Flight school seeks funding

Register City Editor

Allen County commissioners were asked Tuesday for financial assistance for Star-Bright Aviation, which operates a flight school at Allen County Airport.
Bruce Bright said the company borrowed money from a bank that was restructured when the economic downturn struck the nation and that Star-Bright had run into a fiscal wall.
“We’re here to ask for some help,” Star-Bright’s Rob Jordan said.
“How much?” Chairman Dick Works asked.
For $200,000, the county could assume ownership of a dormitory and an office Star-Bright built at the airport, Jordan said.
Bill King, director of Public Works, said the county and Star-Bright have a short history. Last year, the county and Star-Bright struck a deal to repair and improve a hangar, he said.
Jordan said the company, founded in January 2008, had become an FAA 141 flight school, which gives it more latitude to attract and train student pilots. He said more than 30 students had completed 50-plus ratings. They have come from several states, as well as Finland and Canada.
Star-Bright is in the process of completing paperwork so it may accept students financed by the GI Bill and wants to develop, with Allen County Community College, two-year degree and certificate programs. When coordination with ACCC is in place, students could transfer hours earned here to a four-year program.
“We have about half (physically and financially) what we need to become a comprehensive school,” Jordan said. “We also need to promote ourselves more,” which takes addition cash.
Star-Bright is certified to provide freight service and wants to add charter passenger service.
“We’re not going anywhere but we do need a little breathing room until the economy starts to turn around,” Jordan said.
King defended the aviation company. “Star-Bright is good for the airport and I’d hate to see them go under,” he said. “We’ll crunch the numbers and see what we can do.”
“Also, check the loans and the balance sheet,” said Alan Weber, county counselor.

THRIVE ALLEN County is seeking federal stimulus money to help purchase and install an information kiosk on the courthouse lawn.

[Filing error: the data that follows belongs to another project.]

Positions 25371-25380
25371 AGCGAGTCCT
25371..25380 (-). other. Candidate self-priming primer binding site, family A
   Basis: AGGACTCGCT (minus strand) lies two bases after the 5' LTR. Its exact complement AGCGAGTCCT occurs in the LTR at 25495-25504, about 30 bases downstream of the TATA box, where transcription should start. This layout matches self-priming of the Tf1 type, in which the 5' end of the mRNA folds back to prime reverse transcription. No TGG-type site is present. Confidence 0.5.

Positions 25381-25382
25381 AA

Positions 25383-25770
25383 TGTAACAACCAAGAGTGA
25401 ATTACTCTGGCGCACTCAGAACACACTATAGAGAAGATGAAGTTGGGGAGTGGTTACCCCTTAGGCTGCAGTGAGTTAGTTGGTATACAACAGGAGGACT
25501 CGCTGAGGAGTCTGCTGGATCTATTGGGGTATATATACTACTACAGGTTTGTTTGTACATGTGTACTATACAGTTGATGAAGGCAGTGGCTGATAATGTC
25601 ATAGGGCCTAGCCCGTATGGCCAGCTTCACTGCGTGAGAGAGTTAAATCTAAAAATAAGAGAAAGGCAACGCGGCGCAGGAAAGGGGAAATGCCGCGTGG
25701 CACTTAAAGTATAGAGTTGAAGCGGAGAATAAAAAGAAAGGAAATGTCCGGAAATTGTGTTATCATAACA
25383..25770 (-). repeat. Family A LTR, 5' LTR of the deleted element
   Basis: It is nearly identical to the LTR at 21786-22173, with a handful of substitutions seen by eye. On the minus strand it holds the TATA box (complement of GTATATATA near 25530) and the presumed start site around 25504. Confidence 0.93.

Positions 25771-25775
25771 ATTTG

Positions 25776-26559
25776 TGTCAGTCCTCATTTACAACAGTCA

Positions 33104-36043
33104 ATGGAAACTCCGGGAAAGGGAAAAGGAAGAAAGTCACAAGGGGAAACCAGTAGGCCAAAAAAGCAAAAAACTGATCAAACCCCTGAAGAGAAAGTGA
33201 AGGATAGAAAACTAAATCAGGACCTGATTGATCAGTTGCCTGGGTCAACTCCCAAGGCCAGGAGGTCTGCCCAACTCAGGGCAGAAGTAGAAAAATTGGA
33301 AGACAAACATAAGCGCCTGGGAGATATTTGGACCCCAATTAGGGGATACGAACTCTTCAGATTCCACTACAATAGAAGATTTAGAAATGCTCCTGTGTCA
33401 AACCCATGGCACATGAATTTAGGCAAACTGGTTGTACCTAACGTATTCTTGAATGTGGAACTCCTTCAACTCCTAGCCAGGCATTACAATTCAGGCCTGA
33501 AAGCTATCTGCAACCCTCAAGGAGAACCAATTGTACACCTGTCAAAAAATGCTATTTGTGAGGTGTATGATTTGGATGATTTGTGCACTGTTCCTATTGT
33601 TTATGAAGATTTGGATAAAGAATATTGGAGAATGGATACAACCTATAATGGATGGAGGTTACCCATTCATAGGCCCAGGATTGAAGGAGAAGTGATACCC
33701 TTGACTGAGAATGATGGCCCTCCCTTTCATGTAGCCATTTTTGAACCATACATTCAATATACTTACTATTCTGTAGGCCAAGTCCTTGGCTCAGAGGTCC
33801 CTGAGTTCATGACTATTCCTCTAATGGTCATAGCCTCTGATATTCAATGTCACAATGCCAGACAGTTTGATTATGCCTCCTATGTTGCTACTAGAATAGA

The kiosk, a replica of one maintained for years near the courthouse by the National Weather Bureau to give weather forecasts, would provide information from governmental and non-profit groups, including local and health-related events. David Toland, Thrive executive director, said the kiosk would be easily visible from Madison Avenue. Information would flow over an LED screen three feet 10 inches by three feet six inches.
Toland sought a letter of endorsement and permission to place the kiosk on courthouse lawn. He noted Iola had agreed to help install the enhanced billboard and provide electricity for its operation. Commissioners wondered about long-term maintenance, but otherwise found favor with the idea.
Toland said cost was expected to be about $24,500 and that $16,000 was being sought in federal stimulus funding.
“We see it as a gift to the public,” Toland said.
The original kiosk was erected in 1909 and remained in downtown Iola until about 1960.

CHUCK RICHEY, who looks after the old courthouse clock positioned on the south side of the courthouse lawn, said parts for its chiming mechanism should be here soon.
“The stuff has been ordered and should be in Iola by Nov. 1,” Richey said. “Then, you’ll be able to hear the clock chime again.”
The clock was in the tower of the old courthouse that was razed in the late 1950s with completion of the present structure.